But this is all change and a new challenge because the prop is next and needs edging back, just a tad to 2500 on the RPM. They don’t flow yet these changes, each step is done slowly, separately. I catch the swing of the nose to the left with the rudder but I should have known it would come unless I acted and my feet should have moved as my hands did on those levers. I know it is needed. I understand why and I recited it as I lay in bed the previous night, feet wagging under the duvet as I flew imaginary aircraft round imaginary flights. In the air though recall comes more sporadically, in fits and starts, and I’m sometimes on top of it and sometimes not so much, and sometimes not at all until a “what have you forgotten” comes mildly through my headset and gives memory a poke. leaning the mixture, or lack thereof, is my usual failing on those occasions that it’s not lack of rudder input.
Sometimes in my frantic concentration on the New Knob and the fact I have some things called Feet at the ends of my legs, I forget instead things which I learned my second or third time in an aircraft. I overshoot the target altitude or I’m too hasty reducing power and RPM at the top of the climb before the airspeed has built up.
Daphne grumbles at me over the extra work I’m putting her to when I do this, as she does when I mistakenly let the pitch increase and the speed scrub off in the turns. The additional load is audible in the sound of the engine and prop, a reminder this isn’t just textbook stuff about efficiency.
We climb again and again until it start to come together, stepping our way up to as high as the cloudbase and airspace will let us, until I’m doing everything I need to, albeit with a certain amount of what, if this was a game instead of the real sky and flying machine would be called lagginess!
Descents and decelerations are up next and these I find more challenging. In spite of all those struts and stays, G-IZZZ is a slippery enough machine that it’s easy to let the speed get away from you, as I’d already discovered earlier in the weekend with my G-laden muddle of a stall recovery! She speeds up pretty flipping quick going downhill! All to the good in an aerobatic machine but presents food for thought when descending and slowing into the circuit. Behind an imaginary C150 for the purposes of demonstration. The technique (and again I’d learned this once for slow flight but let the knowledge rust and fray), is to take off a fairly large whack of power to start with to get the slowing down / going down and then bring it back to about 20″ manifold pressure once you’ve got something sensible. Not forgetting (of course I did) that changing power means changing rudder input, calling for a bit more left rudder.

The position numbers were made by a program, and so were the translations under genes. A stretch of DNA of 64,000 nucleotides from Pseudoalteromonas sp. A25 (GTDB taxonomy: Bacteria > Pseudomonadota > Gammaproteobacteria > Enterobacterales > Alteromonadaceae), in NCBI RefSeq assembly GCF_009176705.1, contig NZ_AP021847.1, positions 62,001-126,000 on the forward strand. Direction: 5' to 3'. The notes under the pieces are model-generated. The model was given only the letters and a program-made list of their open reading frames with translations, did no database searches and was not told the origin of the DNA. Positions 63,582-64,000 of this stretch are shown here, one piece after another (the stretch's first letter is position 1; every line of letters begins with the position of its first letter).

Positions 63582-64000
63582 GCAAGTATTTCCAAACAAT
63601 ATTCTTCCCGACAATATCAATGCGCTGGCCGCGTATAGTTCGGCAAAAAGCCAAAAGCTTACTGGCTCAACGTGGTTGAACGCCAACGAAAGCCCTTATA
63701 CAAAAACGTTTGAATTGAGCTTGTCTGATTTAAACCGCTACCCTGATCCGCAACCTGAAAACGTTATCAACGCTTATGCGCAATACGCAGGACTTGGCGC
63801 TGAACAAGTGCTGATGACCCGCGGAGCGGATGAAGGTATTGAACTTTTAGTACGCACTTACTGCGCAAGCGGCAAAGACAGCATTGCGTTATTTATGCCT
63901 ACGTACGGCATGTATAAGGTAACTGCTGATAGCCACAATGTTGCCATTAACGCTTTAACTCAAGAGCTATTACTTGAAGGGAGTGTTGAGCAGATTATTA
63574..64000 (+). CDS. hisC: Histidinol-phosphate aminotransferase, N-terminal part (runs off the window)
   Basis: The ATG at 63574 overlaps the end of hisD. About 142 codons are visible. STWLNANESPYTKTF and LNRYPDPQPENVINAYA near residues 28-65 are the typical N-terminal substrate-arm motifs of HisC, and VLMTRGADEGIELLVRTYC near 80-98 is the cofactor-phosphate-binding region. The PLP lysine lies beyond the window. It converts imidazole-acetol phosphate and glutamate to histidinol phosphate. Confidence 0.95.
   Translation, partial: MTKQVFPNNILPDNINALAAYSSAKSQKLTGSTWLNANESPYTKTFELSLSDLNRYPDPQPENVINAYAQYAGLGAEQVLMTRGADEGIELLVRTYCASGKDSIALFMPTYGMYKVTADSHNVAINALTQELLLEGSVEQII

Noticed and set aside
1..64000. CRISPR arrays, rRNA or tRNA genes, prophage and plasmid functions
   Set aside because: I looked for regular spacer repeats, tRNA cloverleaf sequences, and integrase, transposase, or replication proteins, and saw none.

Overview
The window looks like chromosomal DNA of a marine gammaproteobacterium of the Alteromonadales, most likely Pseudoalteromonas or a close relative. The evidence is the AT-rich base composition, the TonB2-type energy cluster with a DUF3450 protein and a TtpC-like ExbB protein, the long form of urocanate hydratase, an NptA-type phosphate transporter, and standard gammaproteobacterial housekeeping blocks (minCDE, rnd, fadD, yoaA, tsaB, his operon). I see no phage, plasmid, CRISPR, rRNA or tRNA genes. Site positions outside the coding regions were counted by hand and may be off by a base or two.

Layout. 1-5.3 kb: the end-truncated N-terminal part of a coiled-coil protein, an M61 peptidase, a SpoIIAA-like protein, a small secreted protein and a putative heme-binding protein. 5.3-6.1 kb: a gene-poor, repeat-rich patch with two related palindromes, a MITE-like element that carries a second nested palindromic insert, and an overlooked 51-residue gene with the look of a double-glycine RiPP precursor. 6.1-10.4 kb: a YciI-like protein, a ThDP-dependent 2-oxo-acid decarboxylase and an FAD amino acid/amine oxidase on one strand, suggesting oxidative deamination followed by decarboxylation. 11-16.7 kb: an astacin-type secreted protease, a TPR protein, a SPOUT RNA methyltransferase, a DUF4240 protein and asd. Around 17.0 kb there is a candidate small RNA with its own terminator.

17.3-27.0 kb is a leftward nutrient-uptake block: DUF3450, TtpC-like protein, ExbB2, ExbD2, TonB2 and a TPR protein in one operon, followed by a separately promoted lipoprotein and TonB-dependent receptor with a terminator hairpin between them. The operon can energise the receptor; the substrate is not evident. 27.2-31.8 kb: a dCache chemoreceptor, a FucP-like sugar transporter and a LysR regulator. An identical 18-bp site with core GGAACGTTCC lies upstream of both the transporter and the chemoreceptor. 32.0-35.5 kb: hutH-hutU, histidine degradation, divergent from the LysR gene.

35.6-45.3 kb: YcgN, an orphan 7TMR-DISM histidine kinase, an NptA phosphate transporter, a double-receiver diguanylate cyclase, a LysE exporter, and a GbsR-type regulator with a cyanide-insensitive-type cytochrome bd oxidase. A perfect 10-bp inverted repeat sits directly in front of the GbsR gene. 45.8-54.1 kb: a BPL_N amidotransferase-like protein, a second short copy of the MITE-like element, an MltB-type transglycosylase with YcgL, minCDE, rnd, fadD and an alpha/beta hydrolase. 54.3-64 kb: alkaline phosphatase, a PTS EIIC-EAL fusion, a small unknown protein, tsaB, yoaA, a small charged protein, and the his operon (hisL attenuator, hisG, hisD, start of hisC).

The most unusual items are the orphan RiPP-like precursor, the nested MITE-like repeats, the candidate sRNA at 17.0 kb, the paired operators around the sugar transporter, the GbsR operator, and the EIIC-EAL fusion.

In fact even level cruise flight in this machine calls for a certain amount of rudder input because the fin has an offset which puts it in balance with neutral rudder at aerobatic power settings of 25″/2500RPM. The upshot of which is that you need just the faintest of pressures on the left rudder for straight and level at a more sedate 23″/2300RPM.
Again we repeat it until it was flowing a bit more. Speed control is still something I’ll need to work on more next time.
With the weather closing in as midday passed, it’s time to head back. Shoreham are after something complicated which I don’t entirely register so Andy gives me lefts and rights until we’re downwind, for the shorter of the grass runways.
I overshoot the turn to final – my ‘favourite’ rusty mistake, and faffing with the power and speed and trim, get too low on the approach for quite a spell before recovering a more reasonable approach.
Landing, singular, is not quite the right term for the bounding along and across the runway that ensues, and I start to suspect that the elements of the brief that had begun “if you bounce …” were really a tactful way of saying “when you bounce…”
Going to take some practice this! Overall though I’m fairly happy. Lots to learn, but I remember when it was all lots to learn. Lots of things have been ‘lots to learn and look impossible’ to start with. Most of them aren’t impossible at all.
Back in the hangar I mop the drizzle from Daphne’s wings and tail and rub away the oil from behind the exhaust. Students clean their own aeroplanes here and it’s a strangely soothing process, my brain slowing from frantic concentration to a more thoughtful reflection on what I’d taken in and what I needed to check or improve.
Andy goes through a debrief over coffee which flags up the bits I missed (there’s a back end to think about when taxying near edges of taxiways!) and confirms the bits I’d realised myself (speed control, and thinking about where the wind is). And I get a sticker in my logbook for the VP prop sign off.
Only trouble now is I’m frantic to fly all over again – I’d almost got used to missing it…